Orange SawdustThey also finally cleared away the remnants of the tree that collapsed on Sunday. They chopped it up into smaller pieces, and moved it off the sidewalk, but left the stacks of logs, branches, the stump and piles of sawdust sitting on the lawn for the rest of the week. After a day or so, the sawdust turned almost bright orange. My best guess is that they ran the sprinklers.

Of the two co-workers who live out in Silverado, one cleared out on Tuesday, while the other stayed to help out with, well whatever he could. Putting out spot fires, rescuing animals, scouting. His wife has been sending out email updates whenever he manages to contact her. I ran into the one who evacuated at the office today (he frequently comes in on weekends). At the time, the prognosis didn’t look good, but now it sounds like the canyon homes were spared for another day.

It still wasn’t encouraging when, walking to the Corner Bakery at the Tustin Marketplace tonight, Katie and I were again able to see a red glow in the mountains. We went looking for a spot where I could both steady the camera and see the glow, and finally set it up on one of those waist-height light poles lining the entryways to the parking lot.

The glow brightened and dimmed several times while we paused.

Fireglow above the hills, framed by trees

This is a 10-second exposure taken around 8:50 PM. You can see how well-lit the parking lot is by looking at the trees. I suspect the Marketplace is the primary reason we can’t see as many stars from home as I’d like.

Winds have shifted northward. The good news: my workplace is no longer drenched in smoke from the Santiago Fire. I can see blue sky and wispy clouds, terrain back to the nearby hills, and the twin peaks of Saddleback rising above the smoke. Reportedly the northern peak (the one without all the radio transmission towers) has burned, though it’s hard to tell at this distance. The bad news: it’s sending the flames straight at Silverado Canyon, which was spared earlier this week when the fire raced past it eastward. Once again, worried about the co-worker who stayed behind and spent the last few days rescuing animals and relaying information.

Smoke rises from in front of Saddleback

The Santiago Fire has moved up into the mountains, raging through the Cleveland National Forest. The canyons are still under evacuation, but out here in the Saddleback Valley, it just looks like a really smoggy day. With yellower-than normal sunlight. It was actually cold this morning, for the first time in well over a week.

Things were just clear enough at home last night that we opened the windows for about an hour to air the place out. Then the smell of smoke started drifting in again.

Because there hasn’t been much to see since Thursday, I haven’t been taking as many photos. So instead I’ll point you to a couple of nighttime photos I found on Wikipedia’s article on all the fires. The one on the left is a view from Aliso Viejo across the valley (the Washington Mutual building at the lower left is half a block from the comic store I frequent) by Wikipedia user Bighead. The one on the right is a view from Mission Viejo by Kevin Labianco. His other photos on Flickr are worth looking at as well.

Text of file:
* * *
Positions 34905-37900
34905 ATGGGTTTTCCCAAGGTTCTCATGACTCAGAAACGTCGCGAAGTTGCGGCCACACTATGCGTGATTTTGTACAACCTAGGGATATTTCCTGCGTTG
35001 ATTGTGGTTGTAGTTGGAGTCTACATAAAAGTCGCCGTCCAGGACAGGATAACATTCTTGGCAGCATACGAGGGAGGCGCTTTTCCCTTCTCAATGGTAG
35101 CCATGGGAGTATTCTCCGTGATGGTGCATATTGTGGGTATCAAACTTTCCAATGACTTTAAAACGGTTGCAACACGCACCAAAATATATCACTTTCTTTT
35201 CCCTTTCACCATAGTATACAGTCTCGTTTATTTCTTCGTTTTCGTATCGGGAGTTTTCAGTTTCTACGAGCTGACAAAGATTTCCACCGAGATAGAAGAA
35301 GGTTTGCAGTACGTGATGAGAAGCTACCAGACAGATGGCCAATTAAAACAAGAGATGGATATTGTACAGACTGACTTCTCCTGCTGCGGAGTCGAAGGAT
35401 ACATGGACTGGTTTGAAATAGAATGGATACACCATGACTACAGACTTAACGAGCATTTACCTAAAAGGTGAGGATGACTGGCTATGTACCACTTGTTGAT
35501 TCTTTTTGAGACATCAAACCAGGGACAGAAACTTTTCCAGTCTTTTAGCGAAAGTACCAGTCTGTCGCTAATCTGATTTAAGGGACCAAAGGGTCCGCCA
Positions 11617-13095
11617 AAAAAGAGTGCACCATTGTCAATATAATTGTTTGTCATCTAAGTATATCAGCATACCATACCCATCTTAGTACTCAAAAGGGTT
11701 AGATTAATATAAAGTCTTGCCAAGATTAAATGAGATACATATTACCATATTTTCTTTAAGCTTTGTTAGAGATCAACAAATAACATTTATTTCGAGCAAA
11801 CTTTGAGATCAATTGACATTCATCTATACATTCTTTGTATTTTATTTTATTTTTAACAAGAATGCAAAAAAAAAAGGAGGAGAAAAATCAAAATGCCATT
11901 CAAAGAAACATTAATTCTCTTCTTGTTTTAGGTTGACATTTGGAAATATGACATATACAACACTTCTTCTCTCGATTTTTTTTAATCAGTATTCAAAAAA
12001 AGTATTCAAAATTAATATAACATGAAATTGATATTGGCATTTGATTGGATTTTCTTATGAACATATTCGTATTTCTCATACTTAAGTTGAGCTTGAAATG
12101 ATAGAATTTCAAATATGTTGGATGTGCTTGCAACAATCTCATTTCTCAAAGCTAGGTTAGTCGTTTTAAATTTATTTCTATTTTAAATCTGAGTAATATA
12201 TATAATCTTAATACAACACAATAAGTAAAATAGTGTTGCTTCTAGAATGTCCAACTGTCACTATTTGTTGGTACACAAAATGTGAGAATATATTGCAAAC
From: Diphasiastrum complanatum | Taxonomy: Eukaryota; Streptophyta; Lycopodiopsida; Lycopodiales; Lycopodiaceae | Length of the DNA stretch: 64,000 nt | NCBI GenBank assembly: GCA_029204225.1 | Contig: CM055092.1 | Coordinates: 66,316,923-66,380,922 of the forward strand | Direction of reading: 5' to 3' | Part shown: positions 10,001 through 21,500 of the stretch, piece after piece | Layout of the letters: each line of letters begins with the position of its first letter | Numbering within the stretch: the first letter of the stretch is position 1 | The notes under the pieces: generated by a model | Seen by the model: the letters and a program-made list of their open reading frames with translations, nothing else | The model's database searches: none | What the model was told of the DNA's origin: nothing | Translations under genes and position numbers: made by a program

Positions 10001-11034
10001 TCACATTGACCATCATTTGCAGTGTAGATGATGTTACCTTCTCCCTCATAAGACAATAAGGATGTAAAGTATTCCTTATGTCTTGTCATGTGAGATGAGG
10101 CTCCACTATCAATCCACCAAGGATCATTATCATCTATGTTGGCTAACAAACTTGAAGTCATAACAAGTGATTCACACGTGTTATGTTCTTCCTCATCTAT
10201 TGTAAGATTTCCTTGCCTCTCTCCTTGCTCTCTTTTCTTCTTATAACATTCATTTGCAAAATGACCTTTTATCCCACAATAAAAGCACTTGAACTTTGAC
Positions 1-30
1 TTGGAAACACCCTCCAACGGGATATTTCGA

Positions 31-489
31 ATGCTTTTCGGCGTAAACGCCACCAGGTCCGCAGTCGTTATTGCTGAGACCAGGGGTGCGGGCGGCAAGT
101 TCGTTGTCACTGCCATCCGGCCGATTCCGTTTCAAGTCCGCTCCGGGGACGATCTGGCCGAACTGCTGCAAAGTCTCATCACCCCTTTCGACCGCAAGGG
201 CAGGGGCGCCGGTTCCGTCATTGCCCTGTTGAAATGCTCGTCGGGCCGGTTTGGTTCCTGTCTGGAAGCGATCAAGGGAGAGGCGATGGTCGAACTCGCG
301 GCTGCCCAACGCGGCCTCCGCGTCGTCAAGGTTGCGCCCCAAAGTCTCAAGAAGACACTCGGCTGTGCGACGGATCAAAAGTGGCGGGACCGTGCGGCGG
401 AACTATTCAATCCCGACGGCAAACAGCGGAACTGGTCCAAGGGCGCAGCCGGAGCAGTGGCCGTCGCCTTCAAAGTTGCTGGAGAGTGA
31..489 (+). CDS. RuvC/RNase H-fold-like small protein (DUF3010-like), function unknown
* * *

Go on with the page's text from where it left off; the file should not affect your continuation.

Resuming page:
Santiago Fire from AV Santiago Fire from Mission Viejo

Map: Santiago Fire Progression from Sunday through ThursdayThe OCFA has posted a nice map showing the progression of the fire. Since they replace their maps every day or so, the thumbnail links to a local copy of the map. (via AerynCrichton)

I’ve noticed people starting to speculate on terrorism as a possible cause of the fires, because it’s awfully suspicious that they’d all break out at once. Well, no, actually: it isn’t suspicious at all. Southern California is a very dry region. It rains in the winter (well, usually), then dries out in the summer. By the end of summer, the grasslands and brush are basically tinder. Then the Santa Ana winds blow in, usually in October: high speed, high temperature, low humidity. They dry things out even further, spark power lines, and once a fire has started (by arson, accident, etc.), make it spread rapidly. To make matters worse, there’s that drought I mentioned last week.

So if conditions are ideal (so to speak) for fire in one place, they’re usually ideal all over the region. We get wildfires every year, often two or three at once. They don’t get the headlines when they’re out in the wilderness, only when they encroach on cities and homes. And sometimes, when conditions are really bad, we get massive fires across the region. It’s happening now, it happened in 2003 (with the Cedar Fire being the largest), it happened in 1993 (the nearby Laguna Beach fire being only one of several).

In short, California burns regularly. People can help that process along, but it happens. Could terrorists have started some of the fires? (So far, only the Santiago Fire has been identified as arson.) Possibly. But it’s hardly the most likely explanation.